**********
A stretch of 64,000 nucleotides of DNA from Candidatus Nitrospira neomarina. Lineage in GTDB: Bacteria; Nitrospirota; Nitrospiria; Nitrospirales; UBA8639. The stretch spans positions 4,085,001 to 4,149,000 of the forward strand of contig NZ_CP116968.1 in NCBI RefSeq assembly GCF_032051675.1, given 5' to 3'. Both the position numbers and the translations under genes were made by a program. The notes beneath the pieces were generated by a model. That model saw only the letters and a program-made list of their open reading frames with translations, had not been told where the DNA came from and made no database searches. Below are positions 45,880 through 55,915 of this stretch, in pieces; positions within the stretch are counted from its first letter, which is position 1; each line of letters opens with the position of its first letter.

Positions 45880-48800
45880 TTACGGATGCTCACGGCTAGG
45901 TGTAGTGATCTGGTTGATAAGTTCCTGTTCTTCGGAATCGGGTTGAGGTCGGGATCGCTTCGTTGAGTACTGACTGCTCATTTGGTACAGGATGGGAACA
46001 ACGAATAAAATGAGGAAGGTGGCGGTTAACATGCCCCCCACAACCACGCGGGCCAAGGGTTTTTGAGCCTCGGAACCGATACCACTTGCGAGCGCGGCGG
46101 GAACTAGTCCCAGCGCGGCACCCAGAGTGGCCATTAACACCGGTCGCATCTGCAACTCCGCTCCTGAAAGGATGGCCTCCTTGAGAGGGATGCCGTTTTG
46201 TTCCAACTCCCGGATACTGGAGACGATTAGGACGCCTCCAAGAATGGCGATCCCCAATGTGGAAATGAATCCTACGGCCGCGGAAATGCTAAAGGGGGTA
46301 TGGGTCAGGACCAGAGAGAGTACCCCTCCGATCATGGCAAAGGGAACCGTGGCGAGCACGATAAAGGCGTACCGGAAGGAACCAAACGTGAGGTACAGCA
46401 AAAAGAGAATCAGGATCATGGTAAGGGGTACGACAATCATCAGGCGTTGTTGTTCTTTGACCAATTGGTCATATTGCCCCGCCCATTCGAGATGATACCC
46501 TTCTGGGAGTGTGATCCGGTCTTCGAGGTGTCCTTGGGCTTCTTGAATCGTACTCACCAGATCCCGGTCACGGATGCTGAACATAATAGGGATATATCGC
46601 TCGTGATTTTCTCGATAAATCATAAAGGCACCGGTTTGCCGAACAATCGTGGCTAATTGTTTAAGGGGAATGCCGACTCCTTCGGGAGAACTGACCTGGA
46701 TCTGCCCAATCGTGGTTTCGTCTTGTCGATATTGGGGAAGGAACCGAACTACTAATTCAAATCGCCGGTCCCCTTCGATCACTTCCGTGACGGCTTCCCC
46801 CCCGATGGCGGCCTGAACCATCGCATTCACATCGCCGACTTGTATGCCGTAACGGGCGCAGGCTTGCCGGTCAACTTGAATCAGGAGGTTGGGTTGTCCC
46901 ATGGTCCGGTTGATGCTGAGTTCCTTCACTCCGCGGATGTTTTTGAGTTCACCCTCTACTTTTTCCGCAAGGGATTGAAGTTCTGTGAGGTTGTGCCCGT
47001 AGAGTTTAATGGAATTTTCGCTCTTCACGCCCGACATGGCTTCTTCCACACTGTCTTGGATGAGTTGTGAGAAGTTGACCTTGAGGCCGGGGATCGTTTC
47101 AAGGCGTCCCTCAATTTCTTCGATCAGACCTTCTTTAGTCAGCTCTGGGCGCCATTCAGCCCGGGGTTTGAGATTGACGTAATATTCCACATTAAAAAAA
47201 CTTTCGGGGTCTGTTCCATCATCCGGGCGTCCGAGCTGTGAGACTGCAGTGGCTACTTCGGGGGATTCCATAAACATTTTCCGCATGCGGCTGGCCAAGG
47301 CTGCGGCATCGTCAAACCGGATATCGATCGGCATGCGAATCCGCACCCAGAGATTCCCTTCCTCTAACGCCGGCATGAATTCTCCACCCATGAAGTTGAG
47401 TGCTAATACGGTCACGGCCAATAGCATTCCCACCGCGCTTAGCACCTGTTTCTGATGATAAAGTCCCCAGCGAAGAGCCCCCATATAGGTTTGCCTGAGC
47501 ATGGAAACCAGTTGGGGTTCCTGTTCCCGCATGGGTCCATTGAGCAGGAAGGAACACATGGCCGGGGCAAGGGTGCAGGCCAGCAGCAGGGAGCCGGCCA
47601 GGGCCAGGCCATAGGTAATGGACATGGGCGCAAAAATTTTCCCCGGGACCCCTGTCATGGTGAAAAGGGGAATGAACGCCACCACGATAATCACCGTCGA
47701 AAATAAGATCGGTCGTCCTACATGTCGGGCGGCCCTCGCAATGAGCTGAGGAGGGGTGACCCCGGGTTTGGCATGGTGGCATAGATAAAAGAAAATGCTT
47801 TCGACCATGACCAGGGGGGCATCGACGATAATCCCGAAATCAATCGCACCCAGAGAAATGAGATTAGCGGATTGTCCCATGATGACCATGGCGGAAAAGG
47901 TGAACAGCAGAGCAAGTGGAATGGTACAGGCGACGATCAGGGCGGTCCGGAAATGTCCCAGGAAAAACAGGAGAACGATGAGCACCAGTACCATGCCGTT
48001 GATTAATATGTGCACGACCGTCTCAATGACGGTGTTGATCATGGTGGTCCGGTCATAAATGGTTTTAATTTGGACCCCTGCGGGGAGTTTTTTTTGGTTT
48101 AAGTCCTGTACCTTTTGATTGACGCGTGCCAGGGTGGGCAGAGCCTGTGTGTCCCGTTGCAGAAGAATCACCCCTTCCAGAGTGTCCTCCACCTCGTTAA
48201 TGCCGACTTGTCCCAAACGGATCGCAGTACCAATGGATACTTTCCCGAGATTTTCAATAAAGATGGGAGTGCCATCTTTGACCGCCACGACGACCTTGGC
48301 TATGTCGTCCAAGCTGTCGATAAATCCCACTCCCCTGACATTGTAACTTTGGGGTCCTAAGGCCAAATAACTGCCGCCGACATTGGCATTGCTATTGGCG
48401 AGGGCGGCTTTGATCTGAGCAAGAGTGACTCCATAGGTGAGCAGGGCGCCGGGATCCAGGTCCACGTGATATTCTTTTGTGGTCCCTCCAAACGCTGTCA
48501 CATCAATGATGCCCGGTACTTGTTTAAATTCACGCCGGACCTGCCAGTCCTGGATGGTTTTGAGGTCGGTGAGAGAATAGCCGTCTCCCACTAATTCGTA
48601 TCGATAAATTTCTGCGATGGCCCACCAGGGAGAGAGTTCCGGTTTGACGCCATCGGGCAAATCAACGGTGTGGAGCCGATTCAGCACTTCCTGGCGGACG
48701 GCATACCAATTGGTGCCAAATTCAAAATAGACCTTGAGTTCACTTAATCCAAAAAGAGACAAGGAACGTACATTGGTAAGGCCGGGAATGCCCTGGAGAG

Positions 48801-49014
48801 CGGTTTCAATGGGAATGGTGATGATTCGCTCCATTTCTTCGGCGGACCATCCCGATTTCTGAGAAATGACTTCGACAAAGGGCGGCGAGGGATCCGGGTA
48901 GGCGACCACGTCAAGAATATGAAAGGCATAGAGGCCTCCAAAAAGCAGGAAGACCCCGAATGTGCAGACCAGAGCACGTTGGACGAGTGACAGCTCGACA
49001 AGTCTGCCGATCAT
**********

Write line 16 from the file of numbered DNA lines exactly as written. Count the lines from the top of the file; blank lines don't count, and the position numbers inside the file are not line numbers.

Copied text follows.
47101 AAGGCGTCCCTCAATTTCTTCGATCAGACCTTCTTTAGTCAGCTCTGGGCGCCATTCAGCCCGGGGTTTGAGATTGACGTAATATTCCACATTAAAAAAA